That point has been made several times over the years. During a speech at the New Vision annual meeting in 2010, Ted Baseler, CEO of Ste. Michelle Wine Estates, said the Yakima Valley needed to offer more amenities to take the wine industry to the next level.

A welcome mat

To explore the concept for a boutique hotel in a smaller market, I talked to Hal Craddock, an architect who spearheaded the effort to turn a former shoe factory and tobacco warehouse into a boutique hotel in downtown Lynchburg, Va., a city of about 76,000 people. The 44-room Craddock Terry Hotel and Event Center features a brewery, pizzeria and fine-dining restaurant.

The hotel and restaurant opened in September 2007 after several years of planning and construction. The brewery, pizzeria and event center followed a year later.

In the early 2000s, the two run-down buildings, about 58,000 square feet total, had an assessed value of about $62,200. That’s pretty low — most homes in the Yakima Valley are worth more than that.

Inspired by the Brookstown Inn Hotel in Winston-Salem, N.C., Craddock and his team started the hotel project in 2003.

“As downtowns make a comeback, especially in small towns like ours, we needed a welcome mat,” he said. “You can’t do that with a (chain) hotel because they’re all the same.”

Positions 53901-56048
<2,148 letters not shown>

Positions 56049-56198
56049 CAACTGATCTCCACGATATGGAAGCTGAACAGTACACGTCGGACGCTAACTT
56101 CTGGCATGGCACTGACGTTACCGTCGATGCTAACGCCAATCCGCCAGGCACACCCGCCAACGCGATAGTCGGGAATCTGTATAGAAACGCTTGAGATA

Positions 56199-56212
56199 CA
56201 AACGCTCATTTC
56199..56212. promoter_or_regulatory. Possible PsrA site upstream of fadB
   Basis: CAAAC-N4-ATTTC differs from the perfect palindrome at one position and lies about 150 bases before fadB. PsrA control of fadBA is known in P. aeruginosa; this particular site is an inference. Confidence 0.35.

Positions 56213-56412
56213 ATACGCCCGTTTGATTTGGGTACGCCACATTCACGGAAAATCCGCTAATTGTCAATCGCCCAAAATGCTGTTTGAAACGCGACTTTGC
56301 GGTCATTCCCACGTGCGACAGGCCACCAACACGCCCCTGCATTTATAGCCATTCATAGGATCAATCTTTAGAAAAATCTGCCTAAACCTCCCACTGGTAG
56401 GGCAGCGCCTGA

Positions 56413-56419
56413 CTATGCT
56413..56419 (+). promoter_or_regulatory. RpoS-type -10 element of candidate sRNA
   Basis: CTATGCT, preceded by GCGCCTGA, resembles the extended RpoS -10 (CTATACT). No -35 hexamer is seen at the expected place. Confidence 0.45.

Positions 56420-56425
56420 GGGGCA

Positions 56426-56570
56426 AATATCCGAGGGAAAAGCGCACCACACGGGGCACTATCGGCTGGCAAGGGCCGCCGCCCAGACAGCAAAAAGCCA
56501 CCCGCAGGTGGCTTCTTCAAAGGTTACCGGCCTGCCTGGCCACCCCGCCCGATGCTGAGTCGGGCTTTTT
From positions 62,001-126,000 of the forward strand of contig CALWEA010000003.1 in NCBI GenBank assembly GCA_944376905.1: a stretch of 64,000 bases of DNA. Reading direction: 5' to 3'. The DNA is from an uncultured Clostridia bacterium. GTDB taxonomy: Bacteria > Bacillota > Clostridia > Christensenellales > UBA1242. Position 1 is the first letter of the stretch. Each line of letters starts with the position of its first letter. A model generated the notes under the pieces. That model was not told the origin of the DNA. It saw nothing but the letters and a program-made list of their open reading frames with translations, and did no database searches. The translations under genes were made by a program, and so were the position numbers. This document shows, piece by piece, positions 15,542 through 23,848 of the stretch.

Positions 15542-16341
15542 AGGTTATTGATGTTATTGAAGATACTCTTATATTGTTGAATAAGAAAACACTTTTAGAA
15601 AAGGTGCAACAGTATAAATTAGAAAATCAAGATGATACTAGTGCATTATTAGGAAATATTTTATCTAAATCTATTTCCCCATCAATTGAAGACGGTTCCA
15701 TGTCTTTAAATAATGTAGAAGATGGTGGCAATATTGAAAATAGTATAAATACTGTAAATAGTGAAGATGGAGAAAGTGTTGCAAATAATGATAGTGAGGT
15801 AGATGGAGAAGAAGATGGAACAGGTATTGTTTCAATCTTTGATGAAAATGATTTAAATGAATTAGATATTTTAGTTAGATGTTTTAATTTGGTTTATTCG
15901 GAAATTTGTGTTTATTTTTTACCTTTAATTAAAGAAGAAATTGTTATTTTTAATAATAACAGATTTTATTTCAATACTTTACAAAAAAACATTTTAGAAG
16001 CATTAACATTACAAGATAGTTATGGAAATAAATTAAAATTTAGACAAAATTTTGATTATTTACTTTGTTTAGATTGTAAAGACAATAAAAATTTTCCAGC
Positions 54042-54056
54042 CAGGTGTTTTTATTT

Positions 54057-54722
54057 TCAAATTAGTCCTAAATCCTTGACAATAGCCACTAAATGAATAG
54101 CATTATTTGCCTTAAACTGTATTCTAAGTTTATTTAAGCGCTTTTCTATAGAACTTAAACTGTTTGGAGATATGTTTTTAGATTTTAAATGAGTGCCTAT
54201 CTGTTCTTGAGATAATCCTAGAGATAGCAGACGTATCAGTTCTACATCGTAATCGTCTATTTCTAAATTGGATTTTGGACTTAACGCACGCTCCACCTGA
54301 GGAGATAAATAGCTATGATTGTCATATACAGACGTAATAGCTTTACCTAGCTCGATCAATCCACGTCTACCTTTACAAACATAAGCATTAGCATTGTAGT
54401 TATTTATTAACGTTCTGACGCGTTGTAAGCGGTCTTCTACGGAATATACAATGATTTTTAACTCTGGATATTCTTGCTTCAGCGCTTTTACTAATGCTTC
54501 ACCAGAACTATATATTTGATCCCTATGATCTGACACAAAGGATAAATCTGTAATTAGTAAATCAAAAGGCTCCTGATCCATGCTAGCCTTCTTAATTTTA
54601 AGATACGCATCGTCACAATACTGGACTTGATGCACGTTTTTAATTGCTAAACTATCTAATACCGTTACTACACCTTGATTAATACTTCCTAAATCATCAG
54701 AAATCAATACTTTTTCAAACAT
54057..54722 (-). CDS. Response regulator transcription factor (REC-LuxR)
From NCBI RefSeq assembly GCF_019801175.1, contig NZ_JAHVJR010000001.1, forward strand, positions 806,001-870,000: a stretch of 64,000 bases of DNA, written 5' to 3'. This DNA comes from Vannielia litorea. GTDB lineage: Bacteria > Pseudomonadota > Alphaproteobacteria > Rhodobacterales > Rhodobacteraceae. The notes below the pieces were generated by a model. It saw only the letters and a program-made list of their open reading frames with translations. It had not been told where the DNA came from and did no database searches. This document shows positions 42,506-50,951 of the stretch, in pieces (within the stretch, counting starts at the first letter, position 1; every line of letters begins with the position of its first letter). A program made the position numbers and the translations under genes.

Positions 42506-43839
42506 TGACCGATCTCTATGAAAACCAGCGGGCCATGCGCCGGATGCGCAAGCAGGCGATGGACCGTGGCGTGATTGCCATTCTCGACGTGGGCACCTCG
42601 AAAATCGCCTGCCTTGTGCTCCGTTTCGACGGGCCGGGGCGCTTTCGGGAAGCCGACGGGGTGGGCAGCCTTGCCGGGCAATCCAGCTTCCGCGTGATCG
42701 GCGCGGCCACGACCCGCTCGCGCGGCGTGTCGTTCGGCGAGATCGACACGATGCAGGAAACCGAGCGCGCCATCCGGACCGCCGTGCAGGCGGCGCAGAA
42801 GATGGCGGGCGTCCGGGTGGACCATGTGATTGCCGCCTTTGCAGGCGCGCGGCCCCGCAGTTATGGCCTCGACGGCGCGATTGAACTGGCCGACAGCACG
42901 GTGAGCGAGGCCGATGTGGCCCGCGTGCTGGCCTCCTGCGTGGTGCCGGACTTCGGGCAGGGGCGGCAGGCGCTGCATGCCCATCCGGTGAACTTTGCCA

Like Morrier, Craddock garnered support from the city of Lynchburg, which helped him secure a $3.2 million federal HUD loan. The city also invested $1 million a year toward infrastructure improvements to the downtown area.

When finished, the hotel, Craddock said, provided a venue that reflected the character and history of downtown Lynchburg. The decor includes artifacts from the shoe factory and tobacco warehouse, which operated during the city’s thriving industrial age of the early 20th century.

But for Craddock, the true paradigm shift came when he realized the hotel was not just for leisure visitors. The hotel also allowed business and community officials to show their best side to business travelers and leaders of prospective companies looking to locate in the area.

“It’s the kind of experience (business leaders) want their people to have,” he said.

Today, the assessed value of the two buildings is more than $10 million. This year, the property will generate more than $432,000 in lodging and sales taxes and nearly $110,000 in property taxes.